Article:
Dr. Rosemary Stuart researches the complex inner workings of mitochondria. Cells require ATP to power their workload, -and in unlocking energy from it, they convert ATP into a form of cellular spent fuel known as ADP. That's where a network of five enzymes in the mitochondria kicks in. Through a process called oxidative phosphorylation, this enzyme system (known as OXPHOS machinery) pulls in ADP from the cell and converts it back into ATP, fresh fuel to keep the cell running.
Stuart’s team, up until a few years ago, focused primarily on one important mechanism – how much OSPHOS machinery gets built in the first place. This investigation remains a fruitful project in Stuart’s lab, funded by a three-year $540,000 grant from the NSF.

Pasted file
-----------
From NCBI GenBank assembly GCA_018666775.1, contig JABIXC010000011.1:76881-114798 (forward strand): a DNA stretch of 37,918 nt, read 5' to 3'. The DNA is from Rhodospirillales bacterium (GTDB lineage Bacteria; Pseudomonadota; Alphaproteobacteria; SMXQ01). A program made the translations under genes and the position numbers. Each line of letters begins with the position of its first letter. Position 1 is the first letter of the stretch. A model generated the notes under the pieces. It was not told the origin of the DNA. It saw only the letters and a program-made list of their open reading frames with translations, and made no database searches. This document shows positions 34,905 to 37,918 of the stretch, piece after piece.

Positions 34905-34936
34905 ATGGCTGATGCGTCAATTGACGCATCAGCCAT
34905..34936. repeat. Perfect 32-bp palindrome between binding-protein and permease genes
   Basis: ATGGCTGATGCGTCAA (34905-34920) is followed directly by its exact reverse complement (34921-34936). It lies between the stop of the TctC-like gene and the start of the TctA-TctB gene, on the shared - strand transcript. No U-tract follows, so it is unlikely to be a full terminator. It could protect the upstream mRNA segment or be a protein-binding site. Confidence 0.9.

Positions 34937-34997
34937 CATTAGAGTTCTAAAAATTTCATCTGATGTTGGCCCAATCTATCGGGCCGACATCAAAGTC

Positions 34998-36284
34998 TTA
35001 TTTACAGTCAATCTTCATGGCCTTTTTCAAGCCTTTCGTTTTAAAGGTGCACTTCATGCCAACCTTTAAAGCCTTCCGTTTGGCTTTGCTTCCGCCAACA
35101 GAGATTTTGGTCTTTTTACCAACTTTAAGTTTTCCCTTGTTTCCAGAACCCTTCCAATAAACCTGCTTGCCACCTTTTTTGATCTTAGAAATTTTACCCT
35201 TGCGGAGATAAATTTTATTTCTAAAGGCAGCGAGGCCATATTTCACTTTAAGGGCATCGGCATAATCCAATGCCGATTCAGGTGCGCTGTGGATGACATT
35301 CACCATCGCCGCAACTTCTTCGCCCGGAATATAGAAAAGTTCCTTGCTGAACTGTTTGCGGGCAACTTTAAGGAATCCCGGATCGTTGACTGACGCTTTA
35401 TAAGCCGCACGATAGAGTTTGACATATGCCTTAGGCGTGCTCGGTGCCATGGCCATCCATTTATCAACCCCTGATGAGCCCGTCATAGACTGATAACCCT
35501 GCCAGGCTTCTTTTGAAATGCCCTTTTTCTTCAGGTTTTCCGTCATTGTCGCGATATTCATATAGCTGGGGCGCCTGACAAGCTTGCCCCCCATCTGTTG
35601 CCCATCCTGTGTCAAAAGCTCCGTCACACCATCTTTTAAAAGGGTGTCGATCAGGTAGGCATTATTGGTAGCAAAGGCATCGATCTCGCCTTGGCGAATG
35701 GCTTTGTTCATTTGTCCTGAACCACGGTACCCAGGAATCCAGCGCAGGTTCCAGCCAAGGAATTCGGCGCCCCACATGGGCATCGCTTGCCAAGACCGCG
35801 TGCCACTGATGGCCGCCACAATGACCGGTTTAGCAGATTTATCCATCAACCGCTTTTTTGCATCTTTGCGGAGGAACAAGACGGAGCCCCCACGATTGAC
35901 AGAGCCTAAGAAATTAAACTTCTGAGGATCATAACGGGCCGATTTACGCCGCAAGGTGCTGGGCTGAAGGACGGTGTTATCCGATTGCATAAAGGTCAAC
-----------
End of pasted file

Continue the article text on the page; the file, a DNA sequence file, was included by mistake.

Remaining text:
Then a few years ago, team members, including Andrew Furness, Arts ’07, discovered a previously unknown mitochondrial protein. Hig1 physically joins two of the five complexes in the OXPHOS system and appears to help them coordinate their activity. Through a $340,000 grant from the National Institutes of Health, researchers in Stuart’s lab are working to elucidate this interaction. Read more
Help support the Department of Biological Sciences at Marquette.